Wednesday, January 09, 2008

Tying a shoelace is like Kilimanjaro, sometimes

Until a few months ago, Kilimanjaro was a personal goal. Having been out of the trekking circuit for close to 3 years, it was a challenge to get back in shape to be able to do a high-altitude trek. But once the training got underway, an opportunity was presented to do more than achieve a personal milestone. And that was to raise awareness and funding for a cause that's close to my heart - Rheumatoid Arthritis.

As some of you might know, my sister, Preeti, had Rheumatoid Arthritis for 7 long and painful years, until she succumbed to complications arising out of the illness almost three years ago. She was 32 years old. The last few years of her life saw her struggle to maintain her familar smiling face even as her joints got swollen and stiff, and her normal stride turned into an awkward limp. Activities that most of us do without even a second thought like jumping aboard a train or sitting cross legged or even raising an arm, fell under the list of movements deemed 'next to impossible' for her. Once, I watched with mounting dismay as it took her a full five minutes to take off a T-shirt and by then, she was panting and staggering with the effort.

Rheumatoid Arthritis is like that. It's also chronic and indiscriminate, striking without any precedent. There's 7-year-old Mazhar*, I've come to know through the Emirates Arthritis Foundation, who's had Rheumatoid Arthritis for the past 2 years. Initially, when it took him almost an hour to get out of bed in the morning, his parents attributed it to laziness. It was only when he cried incessantly and complained of pain even when his mother hugged him, did they suspect something was amiss. Now, the 7-year old, with large, curious eyes, has to sit in the sidelines and watch as his friends play football. Some days it takes him an hour just to wear his shoes. He misses school frequently, and his parents fret that he's unusually moody and silent.

Dr. Humeira Badshah, a rheumatologist with the Emirates Arthritis Foundation asserts that there are treatments that can control the disease, enabling patients like Mazhar to lead a life that's as normal as possible. Most patients respond well to the new treatments, and in time are able to return to school or to their jobs. The main deterrent however, is the cost.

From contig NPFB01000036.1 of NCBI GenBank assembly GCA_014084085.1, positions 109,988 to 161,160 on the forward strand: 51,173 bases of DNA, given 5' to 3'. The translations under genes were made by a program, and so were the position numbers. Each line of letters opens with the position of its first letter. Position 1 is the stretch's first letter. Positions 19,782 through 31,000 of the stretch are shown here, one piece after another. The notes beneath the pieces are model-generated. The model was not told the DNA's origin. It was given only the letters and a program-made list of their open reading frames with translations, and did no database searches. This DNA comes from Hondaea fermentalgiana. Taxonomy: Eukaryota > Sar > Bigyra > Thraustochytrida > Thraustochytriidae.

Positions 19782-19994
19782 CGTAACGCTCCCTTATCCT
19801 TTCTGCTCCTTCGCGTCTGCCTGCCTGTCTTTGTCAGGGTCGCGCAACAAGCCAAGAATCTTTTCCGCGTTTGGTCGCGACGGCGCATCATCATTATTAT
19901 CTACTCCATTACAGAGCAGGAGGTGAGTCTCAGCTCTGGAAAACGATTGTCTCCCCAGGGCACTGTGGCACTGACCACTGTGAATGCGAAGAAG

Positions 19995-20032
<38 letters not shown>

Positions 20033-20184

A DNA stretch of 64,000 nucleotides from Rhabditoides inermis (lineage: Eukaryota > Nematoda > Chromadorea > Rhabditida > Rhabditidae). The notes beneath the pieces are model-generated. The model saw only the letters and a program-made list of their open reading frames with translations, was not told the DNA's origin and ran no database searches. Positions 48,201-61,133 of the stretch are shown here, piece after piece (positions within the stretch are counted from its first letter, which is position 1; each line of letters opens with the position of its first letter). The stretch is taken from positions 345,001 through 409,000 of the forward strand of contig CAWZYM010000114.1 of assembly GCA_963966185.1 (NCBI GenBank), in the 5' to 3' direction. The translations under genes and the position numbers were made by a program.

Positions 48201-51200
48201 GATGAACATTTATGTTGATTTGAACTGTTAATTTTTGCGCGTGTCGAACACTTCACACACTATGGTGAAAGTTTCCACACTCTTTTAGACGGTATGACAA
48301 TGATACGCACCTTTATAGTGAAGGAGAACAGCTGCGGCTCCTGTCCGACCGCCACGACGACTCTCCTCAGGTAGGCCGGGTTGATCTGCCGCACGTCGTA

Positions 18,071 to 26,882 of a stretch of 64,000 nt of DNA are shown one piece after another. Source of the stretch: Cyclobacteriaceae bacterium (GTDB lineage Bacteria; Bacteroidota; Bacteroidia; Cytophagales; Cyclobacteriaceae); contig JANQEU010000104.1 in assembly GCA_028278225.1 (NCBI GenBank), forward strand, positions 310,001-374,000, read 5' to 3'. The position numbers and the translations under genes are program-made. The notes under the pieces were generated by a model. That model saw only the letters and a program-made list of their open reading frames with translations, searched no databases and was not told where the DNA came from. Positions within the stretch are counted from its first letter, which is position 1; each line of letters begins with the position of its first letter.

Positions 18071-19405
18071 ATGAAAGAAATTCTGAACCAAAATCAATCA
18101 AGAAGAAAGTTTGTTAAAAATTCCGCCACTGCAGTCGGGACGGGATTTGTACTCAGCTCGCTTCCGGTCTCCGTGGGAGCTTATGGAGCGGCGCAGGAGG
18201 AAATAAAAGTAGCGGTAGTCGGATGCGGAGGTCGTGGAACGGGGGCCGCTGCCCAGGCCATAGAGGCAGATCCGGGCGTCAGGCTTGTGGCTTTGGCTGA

My goal is to raise Dhs. 40,000 (USD 11,000 approx.) for Mazhar's treatment. It's a steep figure, but then, at 19,340 feet, so is Kilimanjaro. In aspiring to one, I'm hoping this other goal will be accomplished as well.

So here's a earnest plea to all of you reading this - if you can contribute a small amount, any amount, for Mazhar's treatment, it would be a huge help. If you can pass on this appeal to family or friends, it would help even more.

You can contribute in cash, cheque or wire transfer. The team at Emirates Arthritis Foundation is also trying to set up an online payment option. Until then, if you would like to contribute, simply write to me - absoluteleela {at} gmail {dot} com. Or to Cathy Leibman, Director-Operations, Emirates Arthritis Foundation - cathy {at} arthritis {dot} ae

I look forward to your generous support for Mazhar. Because a 7-year deserves to be in the playground, not on the sidelines.

* name changed on request


Sonia said...

hey, i tried to mail u but got an error that said your id doesn't exist.
mail me?

Leela A said...

Sonia: Have mailed you. And have checked the email i.d as well. It seems to be fine. :)